Golden Glows: Finding Art In Fashion

I think fashion lost the art. It used to be so much more attached to art. But now…Zara… It’s all like ready-to-sell.

So said Fashion Week visitor Juliana Muñoz, as we hovered around the after-party for the Berlin Fashion Film Festival Award Show – an Oscars-like awards ceremony for fashion movies that took place this Thursday, as an off-event during Berlin’s official Fashion Week. The show handed out prizes to fashion films, including ads and concept videos released by fashion brands, in categories like Best Production Design, Best Editing and Best Fashion. The evening closed with a catwalk show featuring the high-concept designs of Charlie Le Mindu, the fashion designer to stars like Lady Gaga.


Though enthusiasm for the art in the fashion industry was low, excitement for Le Mindu’s highly-conceptual work ran high. “Charlie’s work is supernatural. It comes from a deep reservoir of pain and humor. So it’s art,” said one observer, who would only be identified as Ghost.

A Catwalk Through Art History

With one eye trained on a fashion innovator, we take a look at his collection. Plumbing the depths of art history, BAPs asks: Where’s the art in Le Mindu’s fashion?

Happy gilded model, sad gilded Beuys. Photo: C. Phillips

This atomic bomb-y little number calls to mind a number of works, but first and foremost is Joseph Beuys’ "How To Explain Pictures to a Dead Hare," a performance piece where the artist painted his head in gold leaf and explained a series of pictures to a dead bunny. The only question now is: If this model is Beuys, who’s the bunny?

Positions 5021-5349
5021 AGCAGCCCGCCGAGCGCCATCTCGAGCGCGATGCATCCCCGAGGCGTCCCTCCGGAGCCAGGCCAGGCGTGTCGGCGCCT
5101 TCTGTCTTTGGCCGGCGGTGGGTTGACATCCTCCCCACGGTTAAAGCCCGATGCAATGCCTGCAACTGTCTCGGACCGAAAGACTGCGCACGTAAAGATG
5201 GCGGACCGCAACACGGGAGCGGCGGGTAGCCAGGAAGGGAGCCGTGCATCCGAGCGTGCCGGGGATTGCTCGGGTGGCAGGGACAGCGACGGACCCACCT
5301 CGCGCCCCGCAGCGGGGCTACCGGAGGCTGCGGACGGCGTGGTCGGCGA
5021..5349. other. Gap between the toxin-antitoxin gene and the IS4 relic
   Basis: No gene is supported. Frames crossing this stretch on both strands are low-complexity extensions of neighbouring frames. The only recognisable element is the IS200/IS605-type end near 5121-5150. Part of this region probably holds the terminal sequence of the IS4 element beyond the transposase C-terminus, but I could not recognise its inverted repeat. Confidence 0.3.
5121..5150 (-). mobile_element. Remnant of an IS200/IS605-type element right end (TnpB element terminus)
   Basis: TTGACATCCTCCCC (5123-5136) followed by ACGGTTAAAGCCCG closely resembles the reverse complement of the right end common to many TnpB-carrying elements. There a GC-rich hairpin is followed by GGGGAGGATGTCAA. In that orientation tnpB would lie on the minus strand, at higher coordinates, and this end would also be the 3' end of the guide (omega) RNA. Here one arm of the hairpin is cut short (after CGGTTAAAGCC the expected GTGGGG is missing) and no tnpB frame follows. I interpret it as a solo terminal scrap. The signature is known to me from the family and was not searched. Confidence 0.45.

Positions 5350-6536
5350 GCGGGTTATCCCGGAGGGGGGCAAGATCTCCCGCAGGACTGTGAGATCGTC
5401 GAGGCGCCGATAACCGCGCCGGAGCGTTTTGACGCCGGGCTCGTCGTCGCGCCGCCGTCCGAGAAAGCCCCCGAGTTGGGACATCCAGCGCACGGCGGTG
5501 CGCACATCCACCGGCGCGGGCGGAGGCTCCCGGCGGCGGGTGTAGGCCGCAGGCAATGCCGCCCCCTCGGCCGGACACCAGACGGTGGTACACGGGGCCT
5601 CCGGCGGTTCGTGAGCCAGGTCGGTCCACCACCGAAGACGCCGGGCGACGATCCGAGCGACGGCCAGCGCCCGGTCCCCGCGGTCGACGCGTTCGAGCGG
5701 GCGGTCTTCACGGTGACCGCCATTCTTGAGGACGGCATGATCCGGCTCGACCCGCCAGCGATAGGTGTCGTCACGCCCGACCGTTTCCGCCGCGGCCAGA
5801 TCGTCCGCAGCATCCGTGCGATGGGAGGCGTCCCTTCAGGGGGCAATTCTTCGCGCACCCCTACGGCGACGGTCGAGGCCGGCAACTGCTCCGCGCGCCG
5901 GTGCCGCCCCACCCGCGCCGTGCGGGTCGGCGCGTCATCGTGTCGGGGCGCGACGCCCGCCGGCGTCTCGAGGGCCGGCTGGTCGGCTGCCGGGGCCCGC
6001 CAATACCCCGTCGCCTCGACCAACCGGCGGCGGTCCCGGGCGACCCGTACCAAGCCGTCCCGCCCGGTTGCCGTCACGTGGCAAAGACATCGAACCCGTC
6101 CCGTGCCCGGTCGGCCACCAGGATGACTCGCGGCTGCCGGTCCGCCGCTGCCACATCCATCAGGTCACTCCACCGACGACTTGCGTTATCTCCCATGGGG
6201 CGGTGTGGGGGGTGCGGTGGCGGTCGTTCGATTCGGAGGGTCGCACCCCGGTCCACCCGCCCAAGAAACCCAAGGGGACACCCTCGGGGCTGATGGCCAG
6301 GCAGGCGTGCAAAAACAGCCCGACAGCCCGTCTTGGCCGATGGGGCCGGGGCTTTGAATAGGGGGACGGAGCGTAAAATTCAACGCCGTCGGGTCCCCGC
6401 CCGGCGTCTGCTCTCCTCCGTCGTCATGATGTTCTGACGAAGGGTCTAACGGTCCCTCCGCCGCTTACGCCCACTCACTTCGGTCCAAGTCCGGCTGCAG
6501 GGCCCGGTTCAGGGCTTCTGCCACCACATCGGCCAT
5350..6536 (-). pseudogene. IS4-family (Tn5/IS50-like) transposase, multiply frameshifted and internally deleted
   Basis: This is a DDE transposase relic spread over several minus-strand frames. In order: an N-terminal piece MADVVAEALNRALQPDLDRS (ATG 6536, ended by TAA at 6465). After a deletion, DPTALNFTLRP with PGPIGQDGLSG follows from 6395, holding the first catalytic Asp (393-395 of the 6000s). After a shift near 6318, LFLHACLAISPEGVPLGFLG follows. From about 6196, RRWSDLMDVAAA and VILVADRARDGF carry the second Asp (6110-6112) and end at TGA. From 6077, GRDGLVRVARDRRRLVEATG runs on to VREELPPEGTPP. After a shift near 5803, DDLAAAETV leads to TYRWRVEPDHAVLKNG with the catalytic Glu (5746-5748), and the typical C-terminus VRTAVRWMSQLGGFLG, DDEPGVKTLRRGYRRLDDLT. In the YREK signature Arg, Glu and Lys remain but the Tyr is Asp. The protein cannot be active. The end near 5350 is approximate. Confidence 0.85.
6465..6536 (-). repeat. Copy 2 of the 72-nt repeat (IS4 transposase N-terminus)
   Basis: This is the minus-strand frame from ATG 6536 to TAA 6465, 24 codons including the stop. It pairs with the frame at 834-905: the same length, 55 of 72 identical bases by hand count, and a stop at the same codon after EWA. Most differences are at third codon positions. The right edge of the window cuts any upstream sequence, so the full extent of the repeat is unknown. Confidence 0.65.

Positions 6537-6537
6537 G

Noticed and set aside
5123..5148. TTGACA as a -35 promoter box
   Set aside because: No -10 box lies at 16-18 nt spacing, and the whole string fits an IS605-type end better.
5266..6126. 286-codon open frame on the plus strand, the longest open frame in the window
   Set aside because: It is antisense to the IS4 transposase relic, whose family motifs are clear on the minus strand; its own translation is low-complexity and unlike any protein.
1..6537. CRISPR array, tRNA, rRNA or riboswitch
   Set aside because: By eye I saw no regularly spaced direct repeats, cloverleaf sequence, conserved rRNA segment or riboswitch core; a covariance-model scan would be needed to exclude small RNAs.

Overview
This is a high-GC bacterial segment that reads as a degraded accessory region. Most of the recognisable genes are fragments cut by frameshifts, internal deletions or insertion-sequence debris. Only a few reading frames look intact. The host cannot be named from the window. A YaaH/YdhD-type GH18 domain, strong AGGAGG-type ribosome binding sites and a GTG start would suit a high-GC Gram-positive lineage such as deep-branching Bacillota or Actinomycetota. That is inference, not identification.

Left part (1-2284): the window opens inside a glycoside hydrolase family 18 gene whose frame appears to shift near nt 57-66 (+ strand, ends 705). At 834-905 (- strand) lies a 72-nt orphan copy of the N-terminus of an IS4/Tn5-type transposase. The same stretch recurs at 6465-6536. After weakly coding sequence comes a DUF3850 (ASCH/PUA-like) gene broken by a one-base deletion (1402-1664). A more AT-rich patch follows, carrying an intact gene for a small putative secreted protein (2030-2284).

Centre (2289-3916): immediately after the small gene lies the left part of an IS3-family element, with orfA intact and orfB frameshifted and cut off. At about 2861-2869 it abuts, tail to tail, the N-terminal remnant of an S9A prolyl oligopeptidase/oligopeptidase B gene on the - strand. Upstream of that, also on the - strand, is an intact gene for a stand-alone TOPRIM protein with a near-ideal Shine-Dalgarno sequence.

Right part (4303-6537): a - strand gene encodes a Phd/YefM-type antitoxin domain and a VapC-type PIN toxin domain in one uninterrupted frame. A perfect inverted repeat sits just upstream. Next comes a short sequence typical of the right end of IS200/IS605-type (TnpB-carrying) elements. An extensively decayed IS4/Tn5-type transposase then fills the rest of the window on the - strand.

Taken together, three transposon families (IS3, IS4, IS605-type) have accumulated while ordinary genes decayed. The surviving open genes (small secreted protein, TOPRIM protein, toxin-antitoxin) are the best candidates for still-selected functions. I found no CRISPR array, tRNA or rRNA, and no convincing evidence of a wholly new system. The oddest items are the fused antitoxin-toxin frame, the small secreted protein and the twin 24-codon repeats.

Hidden model evokes Max Ernst nightmare-painting. Photo: C. Phillips

This hidden-faced presumable-beauty conjures images of Max Ernst’s "The Robing of the Bride," which itself harkens back to the mythological story of “Leda and the Swan.” Creepy, entrancing, and somehow about the fact that you can never quite know anyone no matter how hard you try. Congratulations, Le Mindu, this will figure in my sex nightmares for years to come.

What is this, some kind of butt plug convention? Photo: C. Phillips

OK, not to get all Freudian here but: there’s no doubt that this looks distinctly like a… like a butt plug. Right? Paul McCarthy’s “Santa With Butt Plug” was shown at Art Basel in 2007, and was then recreated in miniature figurine versions distributed across the world. And it only took 6 years for the plug to show up, painted gold and sitting on someone’s head in Berlin!

Civilizations come and go, the mohawk never dies. Photo: C. Phillips

One part futuristic, another part trip-back-in-time-to-Sparta. We dig this hat for both its innovative and classical qualities. Still, we probably wouldn’t wish it on any but our very coolest friends, as it’s not really something your run-of-the-mill slug could pull off.

Model Ovo evokes Picasso. Photo: C. Phillips.

When we caught up with the model Ovo after the show, she was straightforward with her assessment: "I think that of all the models, my outfit was the best… I looked a bit like Bambi." Well, that. But also a bit like Picasso's sleek, minimal "Bull's Head." A stylish finish for the whole collection.

Well, Fashion, you've shown your face. Under all the layers of frivolity and commercialism, there's something art historical to you after all. BAPs will be back for more in the future.

Article by Christopher Shea